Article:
Matthes—“It was ridiculous. It was like a NASCAR pit change with Nick still in his helmet from the main and us changing the wheels with the other tires on so it looked like we just raced with them. Then we got caught and my only response was to shrug my shoulders and blame Nick.”

His team ravaged by injuries, Roger DeCoster of Factory Suzuki was looking for a fill-in during supercross and Wey was picked by “The Man” to ride the factory bike. That is, if Moto XXX would let it happen…

Sandin—“I remember being on the phone with the Suzuki higher-ups and I was trying to sort things out because I didn’t want to take an opportunity away from Nick. And that was what our team was first, we’re friends and we don’t want to hold anybody back. But at that point we had about 60 grand invested in Nick, and Roger was up our asses about releasing him. And he wouldn’t pay a penny. He wouldn’t pay and I thought that was such an insult to Nick and us. Like, here’s the big powerhouse thinking they can come in and pull a rider away and not have any repercussions.”

Matthes—“It was the week before 2002 Houston supercross. I thought he was gone and there was no way the XXX guys were going to pay me. I was already trying to line up another job when he showed up for the race that weekend.”

Wey—“Moto XXX was not happy to let me go [to Suzuki] unless they were paid a lot. I was pretty close to doing it. I rode the bike and everything. But I also didn’t want to burn any bridges and at the time I was bummed it didn’t work out but looking back now, it all worked out. And Matthes got to keep his job.”

In the end, the Suzuki deal didn’t work out for Wey but he did end up top privateer in the supercross series that year. All in all, not a bad year for a rookie in the class…

Wey—“My results that year were a bit of a letdown because of what I had done on a 250 for YOT, but at the same time it was alright. I thought my YOT rides from 2001 were good enough to get a factory Honda ride, then the MC ride, but in the end I had a box van. I think we did pretty good for what we had, if I had more support maybe I’d have done a bit better, but what are you going to do?”

Matthes—“I’m not sure how Wey says his results were a bit of a let down. We were in a box van, he was seventh place in the SX series and top privateer that year with me sleeping in truck stops and showering with a hose by a ditch.”

Soon the outdoors came and now it was Lewis’ turn to shine. Ward was still putting in good finishes in the 125 Class and the #23 Honda veteran was really riding well in the 250 [now 450] series…

Savino—“Kyle was killing it that year, he was always pulling starts on his Alan Brown motor and running in the top five in outdoors. It was a great thing for us to be associated with Moto XXX and it was an arms length deal with them and real turnkey. We gave them all the stuff we promised and they never came back to us (angry) over the years.”

Lewis—“ I had a great outdoors. My bike was smooth but fast. You could ride it for hours and it wouldn’t tire you out.”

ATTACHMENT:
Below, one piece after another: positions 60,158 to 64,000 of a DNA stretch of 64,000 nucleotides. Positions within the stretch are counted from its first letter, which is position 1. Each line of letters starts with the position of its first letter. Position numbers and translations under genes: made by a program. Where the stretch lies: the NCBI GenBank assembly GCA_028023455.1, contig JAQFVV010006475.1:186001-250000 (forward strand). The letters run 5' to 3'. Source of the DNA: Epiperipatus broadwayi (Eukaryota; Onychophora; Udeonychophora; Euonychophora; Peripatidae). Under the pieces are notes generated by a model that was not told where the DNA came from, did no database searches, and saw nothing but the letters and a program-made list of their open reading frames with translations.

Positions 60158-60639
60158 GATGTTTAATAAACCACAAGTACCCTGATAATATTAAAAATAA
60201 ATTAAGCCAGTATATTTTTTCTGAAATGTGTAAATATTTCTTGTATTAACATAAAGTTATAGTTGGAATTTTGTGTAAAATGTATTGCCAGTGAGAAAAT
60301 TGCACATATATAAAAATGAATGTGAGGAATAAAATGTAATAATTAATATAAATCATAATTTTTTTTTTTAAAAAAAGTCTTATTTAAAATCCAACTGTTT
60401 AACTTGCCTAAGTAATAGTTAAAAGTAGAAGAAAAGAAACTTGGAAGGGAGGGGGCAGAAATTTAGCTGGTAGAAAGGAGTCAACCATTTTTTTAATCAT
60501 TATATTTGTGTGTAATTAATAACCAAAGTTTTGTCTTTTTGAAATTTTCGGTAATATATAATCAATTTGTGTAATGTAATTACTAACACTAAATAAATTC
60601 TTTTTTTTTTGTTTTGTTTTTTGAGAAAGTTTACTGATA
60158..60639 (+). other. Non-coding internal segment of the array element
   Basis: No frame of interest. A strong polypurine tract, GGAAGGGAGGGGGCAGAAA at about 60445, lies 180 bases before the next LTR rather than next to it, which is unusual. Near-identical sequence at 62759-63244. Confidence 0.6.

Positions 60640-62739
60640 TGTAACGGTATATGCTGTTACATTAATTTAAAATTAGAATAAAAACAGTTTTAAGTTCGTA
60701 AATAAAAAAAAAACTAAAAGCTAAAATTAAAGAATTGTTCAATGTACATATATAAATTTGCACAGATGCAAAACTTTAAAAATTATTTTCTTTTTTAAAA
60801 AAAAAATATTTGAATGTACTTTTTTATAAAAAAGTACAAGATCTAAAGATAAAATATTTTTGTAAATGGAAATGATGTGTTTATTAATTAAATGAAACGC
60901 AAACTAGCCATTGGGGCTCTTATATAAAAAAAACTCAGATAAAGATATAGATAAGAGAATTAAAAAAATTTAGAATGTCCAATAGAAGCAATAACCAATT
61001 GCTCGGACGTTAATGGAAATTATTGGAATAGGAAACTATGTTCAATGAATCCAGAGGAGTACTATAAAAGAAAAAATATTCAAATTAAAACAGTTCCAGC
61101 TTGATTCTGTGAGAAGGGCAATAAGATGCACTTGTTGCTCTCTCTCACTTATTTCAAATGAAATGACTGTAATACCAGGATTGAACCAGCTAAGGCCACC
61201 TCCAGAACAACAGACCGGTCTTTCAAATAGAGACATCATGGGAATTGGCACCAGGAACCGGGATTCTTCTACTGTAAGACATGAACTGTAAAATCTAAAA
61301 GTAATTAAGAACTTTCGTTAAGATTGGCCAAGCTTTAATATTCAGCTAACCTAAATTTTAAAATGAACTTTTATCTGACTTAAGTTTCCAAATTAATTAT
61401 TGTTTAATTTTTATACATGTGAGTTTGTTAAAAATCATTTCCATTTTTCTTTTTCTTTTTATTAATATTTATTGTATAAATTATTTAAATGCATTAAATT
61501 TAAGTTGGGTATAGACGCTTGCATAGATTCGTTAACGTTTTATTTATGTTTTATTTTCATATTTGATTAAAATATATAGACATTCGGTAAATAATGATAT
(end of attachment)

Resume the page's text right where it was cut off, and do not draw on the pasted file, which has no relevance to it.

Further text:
Larry Ward.  Photo: Simon Cudby
Larry Ward.  Photo: Simon Cudby

Wey—“It was the first year of the Honda 450 and Kyle rode great outdoors and getting associated with Yoshimura on the four-strokes was a great move. Those bikes were pretty good for those guys. The team seemed to be on the upswing and was moving into a semi and all that.”

Matthes—“Nick hurt his knee and had to miss the first four or so rounds of the outdoors (he had gotten hurt at a track owned by a guy who also filmed pornos out there) and Kurt called me saying that he couldn’t pay me and I was let go! I was not happy about this and would’ve fought it except I had never signed a contract with the team and had no leverage. So I just didn’t get paid for a month until Nick was back.”

Lewis—“My success was a combination of everything. I was feeling good and the bike was great. It wasn’t any one thing; the team helped out by letting me do my thing. I was happy with Alan being my mechanic, the bikes were awesome and everything was good.”

Brown—“We had a really good year, supercross went OK for Lewis, but outdoors he was on the new CRF450 and he killed it. He earned his permanent number that year, which meant he was top ten overall. That was pretty good I thought.”

Wey—“The guys weren’t involved that much with the racing end of things, Erik and Jordan wanted to high five and just be there. I spoke with Kurt a lot, though. There were three of us on the team and we were all kind of high profile.”

Burns—“Our results blew my mind. I’d get so pissed because we never got recognized at the Supercross banquets as Team of the Year. They never gave us any credit at all. And I felt disrespected. We did this year after year and got zero recognition. What was up with that? That stuff made me mad but on the flip side of that I was blown away at how we had the top privateers indoors and out year after year.”

Wey—“I got a ride with Mach 1 Yamaha for the 2003 year and it was basically a Yamaha factory “B” team and I took it. I would’ve thought about staying at XXX another year but this was too good to turn down.”

Stay tuned right here on RacerXOnline.com for the rest of the Moto XXX: A Complete Oral History coming soon.